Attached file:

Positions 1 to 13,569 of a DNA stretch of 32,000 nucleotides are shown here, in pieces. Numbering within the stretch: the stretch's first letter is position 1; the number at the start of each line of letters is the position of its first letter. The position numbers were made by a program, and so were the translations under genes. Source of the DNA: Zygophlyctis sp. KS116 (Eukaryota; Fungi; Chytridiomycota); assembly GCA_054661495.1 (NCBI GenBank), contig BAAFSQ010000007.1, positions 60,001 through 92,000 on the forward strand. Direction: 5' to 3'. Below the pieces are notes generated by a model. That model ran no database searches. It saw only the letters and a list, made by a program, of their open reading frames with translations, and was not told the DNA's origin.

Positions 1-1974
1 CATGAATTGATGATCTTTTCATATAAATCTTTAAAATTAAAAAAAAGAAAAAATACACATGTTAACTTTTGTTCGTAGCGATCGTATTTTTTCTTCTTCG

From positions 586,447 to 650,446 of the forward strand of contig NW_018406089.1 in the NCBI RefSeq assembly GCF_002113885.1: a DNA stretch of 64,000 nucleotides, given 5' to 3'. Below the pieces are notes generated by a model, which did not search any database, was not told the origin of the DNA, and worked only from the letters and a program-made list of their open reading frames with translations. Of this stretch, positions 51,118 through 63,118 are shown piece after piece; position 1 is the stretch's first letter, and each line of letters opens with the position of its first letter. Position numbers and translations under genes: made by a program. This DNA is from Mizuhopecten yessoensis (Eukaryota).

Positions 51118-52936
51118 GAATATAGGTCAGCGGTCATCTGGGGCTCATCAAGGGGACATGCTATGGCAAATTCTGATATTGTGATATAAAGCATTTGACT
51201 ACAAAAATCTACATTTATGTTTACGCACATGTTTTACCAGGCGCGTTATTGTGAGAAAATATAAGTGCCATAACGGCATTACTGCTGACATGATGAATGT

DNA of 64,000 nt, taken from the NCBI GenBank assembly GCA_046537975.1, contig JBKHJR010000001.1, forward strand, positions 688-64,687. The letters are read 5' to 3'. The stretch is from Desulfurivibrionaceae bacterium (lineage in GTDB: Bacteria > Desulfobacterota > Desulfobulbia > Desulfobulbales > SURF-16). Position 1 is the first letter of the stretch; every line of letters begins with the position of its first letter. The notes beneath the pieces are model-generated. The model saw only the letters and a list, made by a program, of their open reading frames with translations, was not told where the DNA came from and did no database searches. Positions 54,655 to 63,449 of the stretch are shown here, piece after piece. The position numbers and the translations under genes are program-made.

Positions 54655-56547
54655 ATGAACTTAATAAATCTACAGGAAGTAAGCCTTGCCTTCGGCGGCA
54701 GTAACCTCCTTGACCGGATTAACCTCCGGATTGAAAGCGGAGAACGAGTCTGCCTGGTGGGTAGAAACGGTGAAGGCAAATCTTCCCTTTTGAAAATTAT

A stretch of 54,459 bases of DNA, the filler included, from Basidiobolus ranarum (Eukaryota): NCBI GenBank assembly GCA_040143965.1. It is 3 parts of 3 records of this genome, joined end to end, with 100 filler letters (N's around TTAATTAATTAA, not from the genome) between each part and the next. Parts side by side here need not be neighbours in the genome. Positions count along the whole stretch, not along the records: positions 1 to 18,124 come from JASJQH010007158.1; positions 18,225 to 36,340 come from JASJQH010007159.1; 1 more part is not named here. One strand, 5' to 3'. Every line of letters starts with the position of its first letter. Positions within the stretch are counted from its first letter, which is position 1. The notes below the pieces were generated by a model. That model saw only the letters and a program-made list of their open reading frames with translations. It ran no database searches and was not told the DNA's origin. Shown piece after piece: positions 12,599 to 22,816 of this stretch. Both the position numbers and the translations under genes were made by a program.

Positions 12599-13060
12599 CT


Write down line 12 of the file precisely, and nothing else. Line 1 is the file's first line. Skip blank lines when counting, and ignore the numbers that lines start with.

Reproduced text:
A stretch of 54,459 bases of DNA, the filler included, from Basidiobolus ranarum (Eukaryota): NCBI GenBank assembly GCA_040143965.1. It is 3 parts of 3 records of this genome, joined end to end, with 100 filler letters (N's around TTAATTAATTAA, not from the genome) between each part and the next. Parts side by side here need not be neighbours in the genome. Positions count along the whole stretch, not along the records: positions 1 to 18,124 come from JASJQH010007158.1; positions 18,225 to 36,340 come from JASJQH010007159.1; 1 more part is not named here. One strand, 5' to 3'. Every line of letters starts with the position of its first letter. Positions within the stretch are counted from its first letter, which is position 1. The notes below the pieces were generated by a model. That model saw only the letters and a program-made list of their open reading frames with translations. It ran no database searches and was not told the DNA's origin. Shown piece after piece: positions 12,599 to 22,816 of this stretch. Both the position numbers and the translations under genes were made by a program.